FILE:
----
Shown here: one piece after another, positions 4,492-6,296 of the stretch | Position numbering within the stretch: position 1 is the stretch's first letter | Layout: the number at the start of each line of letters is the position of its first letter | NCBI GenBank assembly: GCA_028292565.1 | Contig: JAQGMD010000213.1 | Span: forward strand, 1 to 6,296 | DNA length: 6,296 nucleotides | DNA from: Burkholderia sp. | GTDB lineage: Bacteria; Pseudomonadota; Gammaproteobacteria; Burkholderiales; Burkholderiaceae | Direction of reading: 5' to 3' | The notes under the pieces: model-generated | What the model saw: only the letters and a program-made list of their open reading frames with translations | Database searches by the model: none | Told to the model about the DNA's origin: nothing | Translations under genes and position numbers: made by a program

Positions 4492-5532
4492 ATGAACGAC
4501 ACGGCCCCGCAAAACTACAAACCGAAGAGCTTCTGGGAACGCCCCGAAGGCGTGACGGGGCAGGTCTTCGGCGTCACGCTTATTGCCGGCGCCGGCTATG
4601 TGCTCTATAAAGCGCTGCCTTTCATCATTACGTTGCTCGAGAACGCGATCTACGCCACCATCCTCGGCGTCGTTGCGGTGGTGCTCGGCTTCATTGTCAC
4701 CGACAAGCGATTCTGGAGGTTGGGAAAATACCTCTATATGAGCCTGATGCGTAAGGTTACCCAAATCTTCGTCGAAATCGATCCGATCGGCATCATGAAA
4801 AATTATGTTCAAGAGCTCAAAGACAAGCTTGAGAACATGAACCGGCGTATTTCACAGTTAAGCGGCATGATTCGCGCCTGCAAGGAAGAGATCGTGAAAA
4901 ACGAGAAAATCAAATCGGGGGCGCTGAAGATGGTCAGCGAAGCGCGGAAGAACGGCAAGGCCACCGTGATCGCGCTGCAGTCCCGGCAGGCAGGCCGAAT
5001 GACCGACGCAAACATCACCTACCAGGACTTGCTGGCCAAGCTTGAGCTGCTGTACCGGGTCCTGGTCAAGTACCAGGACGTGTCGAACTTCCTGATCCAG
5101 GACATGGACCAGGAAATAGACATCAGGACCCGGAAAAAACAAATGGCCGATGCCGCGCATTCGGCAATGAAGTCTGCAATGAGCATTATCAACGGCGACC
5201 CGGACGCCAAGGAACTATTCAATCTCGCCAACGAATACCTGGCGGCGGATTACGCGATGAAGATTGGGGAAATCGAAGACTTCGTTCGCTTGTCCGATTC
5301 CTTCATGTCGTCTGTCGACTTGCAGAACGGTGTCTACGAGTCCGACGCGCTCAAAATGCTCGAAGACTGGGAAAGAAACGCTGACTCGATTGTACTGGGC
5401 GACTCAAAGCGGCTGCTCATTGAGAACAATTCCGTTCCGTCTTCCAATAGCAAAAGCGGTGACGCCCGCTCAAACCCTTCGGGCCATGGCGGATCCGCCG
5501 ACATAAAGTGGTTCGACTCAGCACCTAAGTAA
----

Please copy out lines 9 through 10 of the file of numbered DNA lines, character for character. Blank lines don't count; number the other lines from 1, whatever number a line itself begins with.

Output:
5001 GACCGACGCAAACATCACCTACCAGGACTTGCTGGCCAAGCTTGAGCTGCTGTACCGGGTCCTGGTCAAGTACCAGGACGTGTCGAACTTCCTGATCCAG
5101 GACATGGACCAGGAAATAGACATCAGGACCCGGAAAAAACAAATGGCCGATGCCGCGCATTCGGCAATGAAGTCTGCAATGAGCATTATCAACGGCGACC